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## Perspective Camera Models Most Structure from Motion (linear and non-linear) techniques begin by assuming a perspective projection model as shown in Figure 3 which can be traced back to Durer and Renaissance painters. Alternative projection models include paraperspective or orthographic cases. Here, three 3D feature points are projecting onto an image plane ( ) with perspective rays originating at the center of projection (COP), which would lie within the physical camera. The origin of the coordinate system is traditionally taken to be the COP and the focal length, f is the distance from the COP to the image plane along the principal axis (or optical axis). The optical axis is traditionally aligned with the axis. The projection of the COP onto the image plane along the optical axis is called the principal point.

Applying Thales theorem, we obtain the perspective projection formula as in Equation 1. Typically, the focal length f is set to 1 to simplify the expression since, in this model, f only varies the scaling of the image. (1)

This perspective projection is often referred to as a pinhole camera. Although the focal length is the most emphasized internal camera geometry parameter, there exist more complex full parameterizations. In fact, real cameras have many other internal geometry variables. A more complete camera parameterization is shown in Equation 2 . Here, the K matrix includes sx and sy, the scalings of the image plane along the and axes. Also note the skew between the and axes and (u0,v0) the coordinates of the principal point in the image plane. In addition to the linear effects summarized in the K matrix, there are other nonlinear and second order effects such as lens distortion. Typically, though, these second-order effects and even variables in K can be approximated and compensated for via standard corrective warping techniques . (2)   Next: Algebraic Projective Geometry Up: Linear Approaches Previous: Linear Approaches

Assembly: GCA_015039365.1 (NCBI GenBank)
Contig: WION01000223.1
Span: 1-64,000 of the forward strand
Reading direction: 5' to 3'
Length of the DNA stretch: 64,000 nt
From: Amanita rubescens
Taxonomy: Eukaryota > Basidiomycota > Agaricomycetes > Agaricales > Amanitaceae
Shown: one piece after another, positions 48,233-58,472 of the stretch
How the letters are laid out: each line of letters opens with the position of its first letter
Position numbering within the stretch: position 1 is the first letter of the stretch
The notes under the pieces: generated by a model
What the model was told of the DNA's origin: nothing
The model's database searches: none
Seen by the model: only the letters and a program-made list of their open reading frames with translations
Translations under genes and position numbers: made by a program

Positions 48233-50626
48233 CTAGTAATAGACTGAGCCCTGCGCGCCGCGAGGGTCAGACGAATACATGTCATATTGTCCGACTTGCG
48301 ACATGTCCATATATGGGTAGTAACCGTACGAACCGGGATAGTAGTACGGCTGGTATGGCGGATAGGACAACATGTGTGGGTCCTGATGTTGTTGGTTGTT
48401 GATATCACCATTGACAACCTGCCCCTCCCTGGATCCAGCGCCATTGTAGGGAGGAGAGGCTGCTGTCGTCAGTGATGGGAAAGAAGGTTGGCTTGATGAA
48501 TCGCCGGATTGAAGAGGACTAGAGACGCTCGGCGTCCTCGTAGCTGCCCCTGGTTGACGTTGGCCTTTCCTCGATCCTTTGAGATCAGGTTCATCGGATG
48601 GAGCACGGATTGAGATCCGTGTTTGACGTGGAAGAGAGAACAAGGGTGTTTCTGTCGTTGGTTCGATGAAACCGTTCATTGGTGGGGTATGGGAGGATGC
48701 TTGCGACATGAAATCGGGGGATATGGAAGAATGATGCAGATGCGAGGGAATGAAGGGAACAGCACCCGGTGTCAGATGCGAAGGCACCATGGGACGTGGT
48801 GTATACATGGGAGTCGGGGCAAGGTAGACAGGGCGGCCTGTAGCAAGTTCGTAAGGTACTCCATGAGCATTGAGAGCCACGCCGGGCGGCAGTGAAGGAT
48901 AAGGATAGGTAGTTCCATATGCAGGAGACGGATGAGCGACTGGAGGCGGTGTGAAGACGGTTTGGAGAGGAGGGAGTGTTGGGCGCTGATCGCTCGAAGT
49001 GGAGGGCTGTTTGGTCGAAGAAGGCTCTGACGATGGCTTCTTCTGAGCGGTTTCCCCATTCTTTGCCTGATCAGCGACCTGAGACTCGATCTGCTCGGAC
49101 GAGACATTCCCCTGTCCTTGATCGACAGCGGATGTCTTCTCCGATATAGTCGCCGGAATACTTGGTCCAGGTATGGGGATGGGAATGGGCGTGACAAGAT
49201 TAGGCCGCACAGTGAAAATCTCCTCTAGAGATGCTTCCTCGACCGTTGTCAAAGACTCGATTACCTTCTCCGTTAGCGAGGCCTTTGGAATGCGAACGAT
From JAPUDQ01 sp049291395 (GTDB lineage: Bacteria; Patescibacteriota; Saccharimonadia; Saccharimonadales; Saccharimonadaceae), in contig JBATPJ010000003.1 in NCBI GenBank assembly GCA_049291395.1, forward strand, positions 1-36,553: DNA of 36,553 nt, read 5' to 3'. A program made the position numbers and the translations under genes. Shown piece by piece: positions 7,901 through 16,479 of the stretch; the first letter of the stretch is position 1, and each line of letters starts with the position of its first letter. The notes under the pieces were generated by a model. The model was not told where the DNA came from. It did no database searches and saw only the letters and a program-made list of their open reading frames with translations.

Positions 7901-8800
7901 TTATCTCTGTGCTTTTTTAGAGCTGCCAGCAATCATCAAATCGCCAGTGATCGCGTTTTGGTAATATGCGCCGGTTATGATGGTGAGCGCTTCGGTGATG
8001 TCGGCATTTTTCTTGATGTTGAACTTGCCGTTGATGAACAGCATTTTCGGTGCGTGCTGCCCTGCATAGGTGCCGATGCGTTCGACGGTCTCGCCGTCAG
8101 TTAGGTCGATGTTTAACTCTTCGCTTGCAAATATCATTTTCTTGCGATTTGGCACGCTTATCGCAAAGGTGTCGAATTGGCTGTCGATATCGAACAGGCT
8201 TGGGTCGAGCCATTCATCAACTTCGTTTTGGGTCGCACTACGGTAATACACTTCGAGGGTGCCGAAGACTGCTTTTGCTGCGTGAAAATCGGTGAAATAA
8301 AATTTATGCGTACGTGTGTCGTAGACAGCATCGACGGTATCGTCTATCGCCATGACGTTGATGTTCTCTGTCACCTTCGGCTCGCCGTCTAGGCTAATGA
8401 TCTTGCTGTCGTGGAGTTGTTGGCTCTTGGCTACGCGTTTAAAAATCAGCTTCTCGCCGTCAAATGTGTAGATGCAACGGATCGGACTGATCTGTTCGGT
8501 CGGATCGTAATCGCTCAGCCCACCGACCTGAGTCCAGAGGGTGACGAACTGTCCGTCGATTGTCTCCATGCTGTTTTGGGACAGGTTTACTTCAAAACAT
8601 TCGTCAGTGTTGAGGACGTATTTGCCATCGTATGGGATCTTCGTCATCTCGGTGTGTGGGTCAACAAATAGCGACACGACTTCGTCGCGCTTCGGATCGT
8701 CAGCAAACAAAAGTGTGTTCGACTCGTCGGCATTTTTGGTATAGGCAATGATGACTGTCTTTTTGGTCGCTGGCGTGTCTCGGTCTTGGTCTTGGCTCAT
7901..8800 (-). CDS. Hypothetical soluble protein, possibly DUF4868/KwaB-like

1999-05-17